Asking Dr. Google

As a web designer and writer of clean code, I spend my time on the Internet to get the job done in time to please my clients. If I have to switch gears and research something in another area, it is a distraction for sure. Recently, however, I couldn’t say no. A friend had been diagnosed with the poorly-understood and debilitating disease of fibromyalgia and needed some information and data in order to cope. Because it was a medical issue, I asked Dr. Google first. My real doctor pooh poohs using the Web as a resource and makes fun of me when I go this route. He said there is only one person to consult, and that is he. The Internet doesn’t have a medical degree, he sneers.

Okay, so what is fibromyalgia and how do you treat it? Patients experience discomfort and pain as a result of overactive nerves and this suffering can occur in one or more trigger areas of the body. One time it could be the stomach and another the back. Symptoms vary with the individual, but pain relief is a top priority. A relatively new drug, Lyrica, is said to be helpful and it works well for some people. It doubles as a remedy for diabetic nerve pain in the feet. My friend was happy to get some answers but surely there were homeopathic medications that can fill in the gaps left by the ineffective Lyrica. Research led me to one big answer: massage. Apparently, clinical studies ( show that regular massage of affected parts of the body are very therapeutic.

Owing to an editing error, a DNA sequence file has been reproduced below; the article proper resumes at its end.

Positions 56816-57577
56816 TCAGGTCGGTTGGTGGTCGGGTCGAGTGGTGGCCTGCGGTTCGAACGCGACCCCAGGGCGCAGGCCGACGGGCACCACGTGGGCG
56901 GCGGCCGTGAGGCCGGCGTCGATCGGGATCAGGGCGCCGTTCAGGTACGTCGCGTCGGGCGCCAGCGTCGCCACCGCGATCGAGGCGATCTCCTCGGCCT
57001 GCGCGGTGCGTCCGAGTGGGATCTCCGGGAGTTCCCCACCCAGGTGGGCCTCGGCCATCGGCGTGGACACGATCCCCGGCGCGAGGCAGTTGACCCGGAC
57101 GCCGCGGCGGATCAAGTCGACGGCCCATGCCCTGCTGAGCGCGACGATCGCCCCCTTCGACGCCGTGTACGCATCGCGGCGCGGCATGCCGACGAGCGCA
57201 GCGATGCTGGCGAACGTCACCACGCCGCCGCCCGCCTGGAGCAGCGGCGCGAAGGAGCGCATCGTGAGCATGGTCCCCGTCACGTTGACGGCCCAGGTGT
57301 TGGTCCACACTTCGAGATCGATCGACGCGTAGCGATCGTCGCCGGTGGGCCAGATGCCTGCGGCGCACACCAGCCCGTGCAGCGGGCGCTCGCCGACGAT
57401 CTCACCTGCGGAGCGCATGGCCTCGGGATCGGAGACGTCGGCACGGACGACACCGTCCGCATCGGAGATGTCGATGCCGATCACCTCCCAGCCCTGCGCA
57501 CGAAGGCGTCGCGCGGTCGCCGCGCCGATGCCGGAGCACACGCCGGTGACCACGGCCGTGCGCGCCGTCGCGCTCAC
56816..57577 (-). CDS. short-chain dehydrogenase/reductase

People with fibromyalgia can have good and bad days, some of which are spent in bed. You know that feeling when you just can’t put your feet on the floor at all. Not even the smell of fresh-brewed coffee will entice you to come to the kitchen. My friend said that in his case, the arrival of a masseuse makes him almost elated, as much as a sick person can be. There is something about the human touch that works wonders, if not miracles. It makes him relax and let go of the tension and stress caused by recurrent fatigue and pain. He was glad that the “authorities” on the Facebook seem to agree. I found sites that sell home portable massage units for those too ill to get up and visit a salon or spa. Having a masseuse come to your home can be prohibitive.

The self-massager seems like a good idea and gets rave reviews. While athletes and exercise fanatics love them, people with fibromyalgia swear by regular treatments with a state-of-the-art machine. The best kind come with various attachments and have a variety of settings to meet individual taste. Although I don’t have a disease, I can see the benefit to anyone who spends a lot of time at the computer and gets a stiff neck or sore back. It is a special gadget to be sure. Take a look online for yourself and see.